Social Media Tips For Food Bloggers

Social Media Tips For Food BloggersI’m going to preface this by saying that this is not a how-to guide. If you want to know how to use various social networks there are plenty of tutorials out there. However, if you are a food blogger/business and would like to make the most of social media here are some tips for you.

What/Which Accounts To Use?

I believe in using 3 social media accounts well, and then having a number of other peripheral accounts that you can link to others to make the most out of them. There’s nothing to say you can’t succeed as a food blogger while using just 1 social network, but if you’re going to do that you’ll need to strong concept. Most food bloggers use Facebook (Pages), Twitter, and Instagram to drive traffic to their blogs, but also hold additional accounts on Pinterest, Tumblr, Snapchat, YouTube etc.

Be Social

It speaks volumes when a blogger constantly churns out blog links and there is very little interaction with their followers/fans. Social media is by its very nature; social. It’s a two-way street, if you want people to return to your site again and again, then you’ll need to invest time in responding to queries and comments. If you cannot keep your primary social media accounts sustained, or you can’t engage with your readers, then I’d suggest you deactivate at least one of your social media accounts.

Sharing Is Caring

Do you care about your blog? Then share other people’s content on your social media accounts. In fact, share far more content by others than your own. Share blog posts, images, news articles; content that is interesting to you and related to your blog. Where appropriate mention and credit the author of the original content. People love good news and positive stories and applauding the success of others is infectious.

Work Clever

Plan ahead, schedule your blog posts, and some of your social media. This does not mean you can leave your blog and social media accounts alone. This means if you choose, you only have to check in for responses to your scheduled content.

Be consistent and regular with your posting. Particularly for a platform like Facebook, unless you use your page regularly your reach will decline.

Lick The Screen

There are just two ways to make somebody stop and look at your blog. Food writing, which unfortunately is hard to communicate in short-form social media such as Twitter, but easier when you can make the most of the text limits on Instagram and Facebook. The primary reason for driving traffic on your social media will be an image. Make that image so delicious that people will want to lick the screen.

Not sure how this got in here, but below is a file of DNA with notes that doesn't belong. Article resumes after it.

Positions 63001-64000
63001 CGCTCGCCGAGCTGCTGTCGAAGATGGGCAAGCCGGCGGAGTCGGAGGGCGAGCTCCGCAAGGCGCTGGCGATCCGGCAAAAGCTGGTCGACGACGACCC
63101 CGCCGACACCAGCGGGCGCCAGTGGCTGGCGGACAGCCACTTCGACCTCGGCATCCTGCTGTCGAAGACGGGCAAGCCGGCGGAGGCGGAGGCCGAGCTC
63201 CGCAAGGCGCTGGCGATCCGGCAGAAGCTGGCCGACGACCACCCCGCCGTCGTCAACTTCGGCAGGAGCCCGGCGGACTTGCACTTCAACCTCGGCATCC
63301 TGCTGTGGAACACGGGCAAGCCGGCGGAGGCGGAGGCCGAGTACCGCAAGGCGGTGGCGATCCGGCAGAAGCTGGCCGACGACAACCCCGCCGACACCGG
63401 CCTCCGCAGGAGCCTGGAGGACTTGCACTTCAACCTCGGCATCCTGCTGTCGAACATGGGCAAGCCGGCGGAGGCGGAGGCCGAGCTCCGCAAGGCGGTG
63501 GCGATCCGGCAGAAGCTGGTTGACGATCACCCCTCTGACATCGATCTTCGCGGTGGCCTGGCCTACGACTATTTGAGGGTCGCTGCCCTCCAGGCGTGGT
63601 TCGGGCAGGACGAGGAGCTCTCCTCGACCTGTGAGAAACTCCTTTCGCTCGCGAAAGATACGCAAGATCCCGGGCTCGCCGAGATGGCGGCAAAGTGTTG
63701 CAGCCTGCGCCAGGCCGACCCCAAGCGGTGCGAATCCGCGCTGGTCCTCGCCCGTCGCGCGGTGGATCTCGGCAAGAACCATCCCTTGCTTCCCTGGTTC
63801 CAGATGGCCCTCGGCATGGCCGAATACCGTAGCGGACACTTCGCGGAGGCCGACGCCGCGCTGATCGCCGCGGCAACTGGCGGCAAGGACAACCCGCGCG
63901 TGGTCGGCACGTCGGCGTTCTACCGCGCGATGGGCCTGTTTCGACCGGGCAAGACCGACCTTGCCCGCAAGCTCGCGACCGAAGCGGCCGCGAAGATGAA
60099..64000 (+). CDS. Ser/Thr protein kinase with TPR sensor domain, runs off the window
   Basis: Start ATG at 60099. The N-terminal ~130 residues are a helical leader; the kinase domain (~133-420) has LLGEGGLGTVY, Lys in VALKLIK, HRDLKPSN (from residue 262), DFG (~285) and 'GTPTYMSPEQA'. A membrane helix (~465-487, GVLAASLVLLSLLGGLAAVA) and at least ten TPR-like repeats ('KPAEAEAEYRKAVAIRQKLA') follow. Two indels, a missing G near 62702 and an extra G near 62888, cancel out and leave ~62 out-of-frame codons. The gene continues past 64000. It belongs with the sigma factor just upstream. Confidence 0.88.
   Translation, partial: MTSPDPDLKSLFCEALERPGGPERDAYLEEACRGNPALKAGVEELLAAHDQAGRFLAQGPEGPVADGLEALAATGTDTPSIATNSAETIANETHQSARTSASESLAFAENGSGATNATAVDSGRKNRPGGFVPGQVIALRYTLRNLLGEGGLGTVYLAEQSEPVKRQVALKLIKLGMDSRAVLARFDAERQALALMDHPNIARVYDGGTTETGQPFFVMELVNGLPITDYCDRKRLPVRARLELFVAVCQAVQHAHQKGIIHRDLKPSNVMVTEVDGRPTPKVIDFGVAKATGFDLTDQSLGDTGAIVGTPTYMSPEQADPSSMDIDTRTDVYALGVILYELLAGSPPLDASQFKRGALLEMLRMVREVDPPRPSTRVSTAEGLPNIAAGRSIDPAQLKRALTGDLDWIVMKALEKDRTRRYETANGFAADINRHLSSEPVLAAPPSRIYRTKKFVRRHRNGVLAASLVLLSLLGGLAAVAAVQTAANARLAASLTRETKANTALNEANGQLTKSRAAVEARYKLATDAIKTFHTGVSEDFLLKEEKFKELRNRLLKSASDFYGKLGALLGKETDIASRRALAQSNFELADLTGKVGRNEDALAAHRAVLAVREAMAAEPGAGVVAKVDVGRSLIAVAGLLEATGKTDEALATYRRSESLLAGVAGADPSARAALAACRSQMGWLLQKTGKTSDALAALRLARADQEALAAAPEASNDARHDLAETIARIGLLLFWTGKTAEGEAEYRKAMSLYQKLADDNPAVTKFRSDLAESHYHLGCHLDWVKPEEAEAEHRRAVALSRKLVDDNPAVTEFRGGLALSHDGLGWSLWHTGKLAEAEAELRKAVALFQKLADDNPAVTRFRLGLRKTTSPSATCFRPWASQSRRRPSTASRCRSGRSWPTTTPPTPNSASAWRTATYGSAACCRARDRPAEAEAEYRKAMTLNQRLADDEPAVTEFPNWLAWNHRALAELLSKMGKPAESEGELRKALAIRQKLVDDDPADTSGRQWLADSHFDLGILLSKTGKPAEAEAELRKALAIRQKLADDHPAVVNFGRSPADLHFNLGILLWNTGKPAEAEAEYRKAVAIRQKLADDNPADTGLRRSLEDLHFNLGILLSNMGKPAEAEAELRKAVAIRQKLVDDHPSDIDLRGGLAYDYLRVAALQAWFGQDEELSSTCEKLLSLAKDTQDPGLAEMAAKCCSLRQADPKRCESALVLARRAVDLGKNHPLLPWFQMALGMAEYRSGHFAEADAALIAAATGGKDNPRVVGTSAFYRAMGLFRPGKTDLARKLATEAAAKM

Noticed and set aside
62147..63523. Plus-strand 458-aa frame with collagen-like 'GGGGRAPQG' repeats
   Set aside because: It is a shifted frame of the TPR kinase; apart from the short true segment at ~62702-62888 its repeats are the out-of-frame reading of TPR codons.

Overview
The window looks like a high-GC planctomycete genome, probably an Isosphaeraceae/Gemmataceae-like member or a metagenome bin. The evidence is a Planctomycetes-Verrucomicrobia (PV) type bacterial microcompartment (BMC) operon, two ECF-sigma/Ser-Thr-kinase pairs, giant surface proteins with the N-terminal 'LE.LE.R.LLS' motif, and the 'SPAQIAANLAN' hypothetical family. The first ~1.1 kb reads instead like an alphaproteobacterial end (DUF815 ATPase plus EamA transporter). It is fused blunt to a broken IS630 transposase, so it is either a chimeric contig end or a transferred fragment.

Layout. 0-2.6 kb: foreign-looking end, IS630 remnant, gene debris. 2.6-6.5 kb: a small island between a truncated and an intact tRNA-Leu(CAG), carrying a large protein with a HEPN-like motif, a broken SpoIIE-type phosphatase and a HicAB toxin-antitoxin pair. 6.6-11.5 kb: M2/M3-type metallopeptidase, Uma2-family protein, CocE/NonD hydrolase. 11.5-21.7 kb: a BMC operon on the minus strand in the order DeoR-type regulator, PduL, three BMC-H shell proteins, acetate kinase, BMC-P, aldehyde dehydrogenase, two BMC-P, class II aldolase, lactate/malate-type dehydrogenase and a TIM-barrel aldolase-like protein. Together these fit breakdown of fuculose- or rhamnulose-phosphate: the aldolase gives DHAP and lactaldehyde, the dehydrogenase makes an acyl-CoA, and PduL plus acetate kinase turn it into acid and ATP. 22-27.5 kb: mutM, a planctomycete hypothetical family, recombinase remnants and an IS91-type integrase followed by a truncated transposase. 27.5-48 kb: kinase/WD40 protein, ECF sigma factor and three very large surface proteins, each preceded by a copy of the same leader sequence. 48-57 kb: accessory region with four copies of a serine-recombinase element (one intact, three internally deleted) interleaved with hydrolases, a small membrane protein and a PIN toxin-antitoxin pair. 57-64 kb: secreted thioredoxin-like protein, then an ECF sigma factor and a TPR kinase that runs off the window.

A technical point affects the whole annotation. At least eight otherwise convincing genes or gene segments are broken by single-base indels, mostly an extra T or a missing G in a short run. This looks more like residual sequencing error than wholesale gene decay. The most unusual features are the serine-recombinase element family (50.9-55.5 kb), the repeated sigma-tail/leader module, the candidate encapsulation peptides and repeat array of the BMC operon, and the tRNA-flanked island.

The primary image will draw people towards your blog, afterward, your writing and other images will do the hard work.

The Numbers Don’t Count

A food blogger with 3,000 followers on Twitter is no better or worse than a food blogger with 300 followers on the same platform. These numbers are vanity scores. The best measure of a food blogger’s success is whether people have actually followed their advice. Has their recipe been tried successfully by a follower? Have their followers dined out on their recommendation? These two things are far more important than the number of followers.

Further Reading

The next post in this series will be published this day next week (Tuesday 5th July) and will offer advice on working with brands, what they look for, and how to get noticed.

What qualifies me to give this advice?

I’ve been blogging for nearly 7 years now, with this particular blog being over 4 years old. My first cookbook was published by Mercier Press in 2014. I’m a regular contributor to the Irish Independent and work freelance as a writer/blogger/social media advisor, with a particular emphasis on developing thrifty recipes and homegrown food. I’m no expert, I never claim to be; I do know what I have learned and I’m happy to share it.

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